Friday, May 27, 2016

Getting the readers emotionally involved in the story

I am a part of a site where querying authors share the feedback they receive from agents. Most agents have some kind of a form letter, where they mention that they weren’t pulled in by the writing or that they didn’t fall in love with the story as much as they had hoped or that they didn’t connect with the main character enough, to follow him or her through the rest of the story (all these are polite ways of letting the writers down). Trying to take the sting out of the rejection.

To solve this puzzle of how to get readers emotionally involved in our story, I have been reading many writing craft books. The theory is that the faster a reader’s emotions are invested in both the main character and the story, the more tuned in they will be, the more eager they will be to turn the pages to find out what is happening to the main character and the story.

One way to grab the readers’ emotions as soon as possible is by ensuring that the main character has the readers’ sympathy. If that has been done, then the readers will continue reading, to know what will happen next in the story. By this the writing instructors don’t mean that we must create sad and pitiable characters, they are trying to say that we must ensure that readers connect emotionally with the character from page one. We can do this in ways that suit our story.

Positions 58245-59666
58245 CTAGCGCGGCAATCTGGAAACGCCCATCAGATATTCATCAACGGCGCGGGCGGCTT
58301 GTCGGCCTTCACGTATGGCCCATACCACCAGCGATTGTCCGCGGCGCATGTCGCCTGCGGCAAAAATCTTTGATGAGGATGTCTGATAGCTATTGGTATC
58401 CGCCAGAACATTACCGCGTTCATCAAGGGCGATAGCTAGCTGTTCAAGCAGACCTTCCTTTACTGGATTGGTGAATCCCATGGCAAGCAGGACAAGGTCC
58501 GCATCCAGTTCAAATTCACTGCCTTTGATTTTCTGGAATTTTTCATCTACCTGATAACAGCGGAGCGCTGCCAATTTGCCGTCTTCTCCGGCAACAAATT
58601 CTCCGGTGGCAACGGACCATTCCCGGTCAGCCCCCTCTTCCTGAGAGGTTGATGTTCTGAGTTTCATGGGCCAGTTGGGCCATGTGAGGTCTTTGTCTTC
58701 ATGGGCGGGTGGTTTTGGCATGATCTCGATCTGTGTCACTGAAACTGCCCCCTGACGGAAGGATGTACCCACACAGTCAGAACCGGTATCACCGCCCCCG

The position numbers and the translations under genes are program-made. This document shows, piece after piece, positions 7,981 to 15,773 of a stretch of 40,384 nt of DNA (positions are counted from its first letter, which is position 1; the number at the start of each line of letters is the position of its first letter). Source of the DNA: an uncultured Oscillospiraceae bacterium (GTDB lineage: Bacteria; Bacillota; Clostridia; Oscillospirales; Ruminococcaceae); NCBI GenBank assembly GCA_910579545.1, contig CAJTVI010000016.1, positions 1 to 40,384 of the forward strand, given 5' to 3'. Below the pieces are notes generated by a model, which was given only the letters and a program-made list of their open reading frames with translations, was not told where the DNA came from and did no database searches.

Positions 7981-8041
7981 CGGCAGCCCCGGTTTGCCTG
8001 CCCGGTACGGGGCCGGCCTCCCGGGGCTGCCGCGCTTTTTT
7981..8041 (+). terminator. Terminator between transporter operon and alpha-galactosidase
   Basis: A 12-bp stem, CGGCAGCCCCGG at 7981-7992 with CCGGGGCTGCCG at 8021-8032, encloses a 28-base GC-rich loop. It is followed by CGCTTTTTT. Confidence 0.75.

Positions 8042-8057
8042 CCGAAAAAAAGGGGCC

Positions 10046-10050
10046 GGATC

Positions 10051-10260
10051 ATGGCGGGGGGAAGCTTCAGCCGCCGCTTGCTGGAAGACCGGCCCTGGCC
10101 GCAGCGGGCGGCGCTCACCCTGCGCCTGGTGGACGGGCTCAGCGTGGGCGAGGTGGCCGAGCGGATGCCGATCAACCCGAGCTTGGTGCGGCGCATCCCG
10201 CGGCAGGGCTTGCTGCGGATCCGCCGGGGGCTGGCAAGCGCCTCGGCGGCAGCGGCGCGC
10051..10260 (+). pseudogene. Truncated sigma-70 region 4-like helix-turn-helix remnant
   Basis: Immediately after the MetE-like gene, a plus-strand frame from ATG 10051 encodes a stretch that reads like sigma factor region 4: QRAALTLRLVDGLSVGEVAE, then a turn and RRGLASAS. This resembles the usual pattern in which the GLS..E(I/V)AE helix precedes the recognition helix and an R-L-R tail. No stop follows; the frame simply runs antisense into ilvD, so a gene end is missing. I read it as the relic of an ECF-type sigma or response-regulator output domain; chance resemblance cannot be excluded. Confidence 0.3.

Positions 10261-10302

In a nutshell the advice we are getting is that we should push the problems our protagonists face in the story, right into the first chapter to snag readers’interest. No hanging around till the middle of the book for it to happen, because by then the reader may have lost interest in the story.

What’s your take on this? Have you followed this in your own books? Do you agree with this logic?

Friday, May 20, 2016

Are people reading books and the You Rock Award

Last week I visited a bookshop after ages. It was nice to browse through the aisles of books. I love holding a book in my hand, reading blurbs and deciding whether I will like the story and the author’s writing style. I enjoyed picking up random books and reading a page or two. I flipped through a graphic novel, many fairytales and several novels.